Saturday, February 05, 2011

Not quite hypocrisy

In a column Thursday about why he prefers the NFL Hall of Fame voting to MLB, Bernie Miklasz writes:

Football voters aren't engaging in Cooperstown-style hypocrisy by imposing tough moral standards on some players — alleged steroids users — after we'd relaxed these supposedly rigid ethics principles to admit amphetamine poppers, racists, potheads and baseball-doctoring cheaters.

First, let me say that I am with Miklasz on the NFL Hall of Fame being better, and the overall experience of being an NFL fan being superior as well, in part because (the current labor troubles and concussion controversies being notable exceptions) it seems like it's possible to just enjoy the games.  I can talk about great coaches and grit and heart without being attacked by statheads.

I'm also of the opinion that Mark McGwire and other players currently being kept out of the Hall of Fame due to being tainted by steroids should ultimately get in

But I also think that the BBWA's failure to elect them can be explained by more than hypocrisy.

I'll concentrate on McGwire, since he is probably the most direct case, and I'm most familiar with his career, but the same could apply to others.  I'm not meaning to single him out.

The problem I would have with electing McGwire is that there is a direct link between his success and what steroids can do for you and his success.  What McGwire brings to the table is that he hit a lot of home runs, and they were huge.  Celebrating that, when we suspected and now we know that they were aided by steroids, seems like we are celebrating the use of steroids, and it's understandable that some people may not want to do that.  This is different from honoring Ty Cobb, even though he was a racist.  Nobody thinks Ty Cobb was a great baseball player because he was a racist (though his fiery personality likely fueled both pursuits).   Honoring Ty Cobb is not honoring racism.

Amphetamines are a closer call, but still not the same.  I may not like it if, say, Mickey Mantle popped greenies, but does anybody think that they were a significant factor in the Mick's success?  I'm not sure Mark McGwire would have broken home run records without steroids, but I'm pretty sure Mickey Mantle would have been a great baseball player without amphetamines.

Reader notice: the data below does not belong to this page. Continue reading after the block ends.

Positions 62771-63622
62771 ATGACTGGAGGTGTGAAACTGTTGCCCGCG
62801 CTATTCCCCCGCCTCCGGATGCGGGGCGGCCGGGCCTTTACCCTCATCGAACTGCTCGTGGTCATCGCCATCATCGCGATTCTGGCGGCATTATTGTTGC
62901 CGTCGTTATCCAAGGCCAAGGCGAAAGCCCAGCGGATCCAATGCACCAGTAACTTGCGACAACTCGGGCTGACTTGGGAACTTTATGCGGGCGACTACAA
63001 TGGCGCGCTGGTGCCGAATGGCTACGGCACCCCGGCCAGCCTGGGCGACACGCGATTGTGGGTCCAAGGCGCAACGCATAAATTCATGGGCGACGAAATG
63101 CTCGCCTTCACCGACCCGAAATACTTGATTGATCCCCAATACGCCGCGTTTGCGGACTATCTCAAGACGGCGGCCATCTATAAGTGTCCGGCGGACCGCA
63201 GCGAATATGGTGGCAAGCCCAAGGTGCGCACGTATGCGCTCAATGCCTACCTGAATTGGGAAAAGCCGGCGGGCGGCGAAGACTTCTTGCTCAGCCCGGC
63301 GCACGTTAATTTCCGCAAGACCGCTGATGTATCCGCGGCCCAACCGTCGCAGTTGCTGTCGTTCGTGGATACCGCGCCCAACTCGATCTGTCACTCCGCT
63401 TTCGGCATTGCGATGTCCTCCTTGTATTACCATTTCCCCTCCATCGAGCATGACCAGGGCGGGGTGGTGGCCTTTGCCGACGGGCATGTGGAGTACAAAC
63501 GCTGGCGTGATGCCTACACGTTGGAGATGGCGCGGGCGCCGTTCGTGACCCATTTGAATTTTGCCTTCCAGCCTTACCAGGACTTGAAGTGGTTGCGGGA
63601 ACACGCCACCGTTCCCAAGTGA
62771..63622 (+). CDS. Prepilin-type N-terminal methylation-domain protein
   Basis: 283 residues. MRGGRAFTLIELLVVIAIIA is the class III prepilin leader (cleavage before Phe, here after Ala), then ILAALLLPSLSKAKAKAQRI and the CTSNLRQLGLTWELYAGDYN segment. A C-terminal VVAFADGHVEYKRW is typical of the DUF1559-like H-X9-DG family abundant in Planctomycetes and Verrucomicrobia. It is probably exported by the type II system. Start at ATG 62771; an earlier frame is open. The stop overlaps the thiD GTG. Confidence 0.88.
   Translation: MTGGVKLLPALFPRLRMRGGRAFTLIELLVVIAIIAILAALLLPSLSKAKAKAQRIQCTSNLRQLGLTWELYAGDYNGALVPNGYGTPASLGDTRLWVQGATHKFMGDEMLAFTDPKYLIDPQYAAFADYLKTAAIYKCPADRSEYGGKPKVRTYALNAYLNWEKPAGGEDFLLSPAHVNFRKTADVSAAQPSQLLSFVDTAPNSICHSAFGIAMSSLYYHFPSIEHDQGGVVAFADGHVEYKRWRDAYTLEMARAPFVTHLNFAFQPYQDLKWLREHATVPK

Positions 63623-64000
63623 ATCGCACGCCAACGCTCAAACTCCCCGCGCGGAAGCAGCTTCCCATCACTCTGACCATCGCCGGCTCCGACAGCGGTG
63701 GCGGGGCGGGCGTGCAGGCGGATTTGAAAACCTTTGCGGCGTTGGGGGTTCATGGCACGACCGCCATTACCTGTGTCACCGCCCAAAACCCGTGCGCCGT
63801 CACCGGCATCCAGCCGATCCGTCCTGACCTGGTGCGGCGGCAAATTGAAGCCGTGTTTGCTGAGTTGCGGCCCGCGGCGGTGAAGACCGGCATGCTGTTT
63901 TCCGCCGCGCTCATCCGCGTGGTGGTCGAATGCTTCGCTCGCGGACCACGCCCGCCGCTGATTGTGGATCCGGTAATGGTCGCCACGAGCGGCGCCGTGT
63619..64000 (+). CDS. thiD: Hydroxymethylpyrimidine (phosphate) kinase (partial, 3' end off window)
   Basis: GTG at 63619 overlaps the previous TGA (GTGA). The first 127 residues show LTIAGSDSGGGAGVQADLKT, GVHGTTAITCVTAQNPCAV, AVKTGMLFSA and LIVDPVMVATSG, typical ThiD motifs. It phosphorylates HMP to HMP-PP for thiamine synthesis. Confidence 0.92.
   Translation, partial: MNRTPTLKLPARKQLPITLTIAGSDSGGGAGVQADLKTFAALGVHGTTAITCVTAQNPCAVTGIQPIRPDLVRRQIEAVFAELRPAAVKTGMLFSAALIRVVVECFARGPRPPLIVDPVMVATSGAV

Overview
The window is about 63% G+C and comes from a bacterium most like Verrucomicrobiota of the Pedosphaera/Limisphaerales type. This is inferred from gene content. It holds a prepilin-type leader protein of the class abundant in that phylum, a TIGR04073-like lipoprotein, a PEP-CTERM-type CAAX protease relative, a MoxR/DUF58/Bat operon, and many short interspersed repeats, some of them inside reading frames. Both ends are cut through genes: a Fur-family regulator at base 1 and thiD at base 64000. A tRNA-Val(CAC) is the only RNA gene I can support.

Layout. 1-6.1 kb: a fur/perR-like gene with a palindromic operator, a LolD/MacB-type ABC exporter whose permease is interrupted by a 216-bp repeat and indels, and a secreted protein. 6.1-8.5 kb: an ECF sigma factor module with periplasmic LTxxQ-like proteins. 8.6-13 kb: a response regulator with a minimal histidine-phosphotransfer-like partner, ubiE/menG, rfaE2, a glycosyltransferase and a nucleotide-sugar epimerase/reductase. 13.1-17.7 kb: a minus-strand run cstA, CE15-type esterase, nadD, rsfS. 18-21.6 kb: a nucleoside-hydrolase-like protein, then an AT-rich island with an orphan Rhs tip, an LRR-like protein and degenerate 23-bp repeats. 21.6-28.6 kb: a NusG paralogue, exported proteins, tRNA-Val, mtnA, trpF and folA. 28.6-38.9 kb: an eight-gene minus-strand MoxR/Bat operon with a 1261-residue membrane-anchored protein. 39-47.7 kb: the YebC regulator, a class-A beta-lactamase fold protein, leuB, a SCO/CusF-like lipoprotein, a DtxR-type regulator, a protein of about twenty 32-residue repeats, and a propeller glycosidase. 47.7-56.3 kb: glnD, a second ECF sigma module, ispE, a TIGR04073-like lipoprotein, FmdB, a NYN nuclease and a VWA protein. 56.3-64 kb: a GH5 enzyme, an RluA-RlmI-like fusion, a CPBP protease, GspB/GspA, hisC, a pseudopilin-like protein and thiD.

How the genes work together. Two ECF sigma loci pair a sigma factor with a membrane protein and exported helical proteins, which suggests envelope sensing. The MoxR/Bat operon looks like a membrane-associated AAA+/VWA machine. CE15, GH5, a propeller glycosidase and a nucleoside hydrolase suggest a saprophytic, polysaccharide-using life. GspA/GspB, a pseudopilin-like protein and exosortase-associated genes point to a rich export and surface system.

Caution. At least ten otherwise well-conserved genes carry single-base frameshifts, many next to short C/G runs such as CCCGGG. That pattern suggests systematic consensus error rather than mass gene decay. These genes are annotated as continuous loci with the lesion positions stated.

As for "baseball-doctoring cheaters," I would say there are different types of cheating.  Micheal Jordan often got away with extra steps.  On his final championship-winning shot, he pushed off Byron Russell, and it wasn't called.  Is he therefore a "cheater?"  If we punish someone who, say, poisons his opponents the night before a game, must we also punish Jordan in order to escape the charge of hypocrisy?  

There are different kind of rules -- rules that govern the competition and rules that are there for player safety.  I don't think the NFL would honor an offensive lineman who cheated by gouging his opponents eyes, but they might honor one who knew how to get away with holding.  I submit that Gaylord Perry's use of the spitball is closer to the former than the latter.  And McGwire's use of steroids is closer to the latter than the former.  

In making that judgement, I open myself to the accusation of playing "moral police," but I think it's important that we do think through judgements like that rather than commit ourselves to a foolish consistency.

What the BBWA have effectively done is kick the can down the street.  They know that once these players are enshrined, they can't really take them out, but if they pass on them, they can always enshrine them later.  This may not be the most courageous stance, but it is understandable.  They want to figure out exactly what accomplishments like McGwire's mean in the context in which they were compiled.
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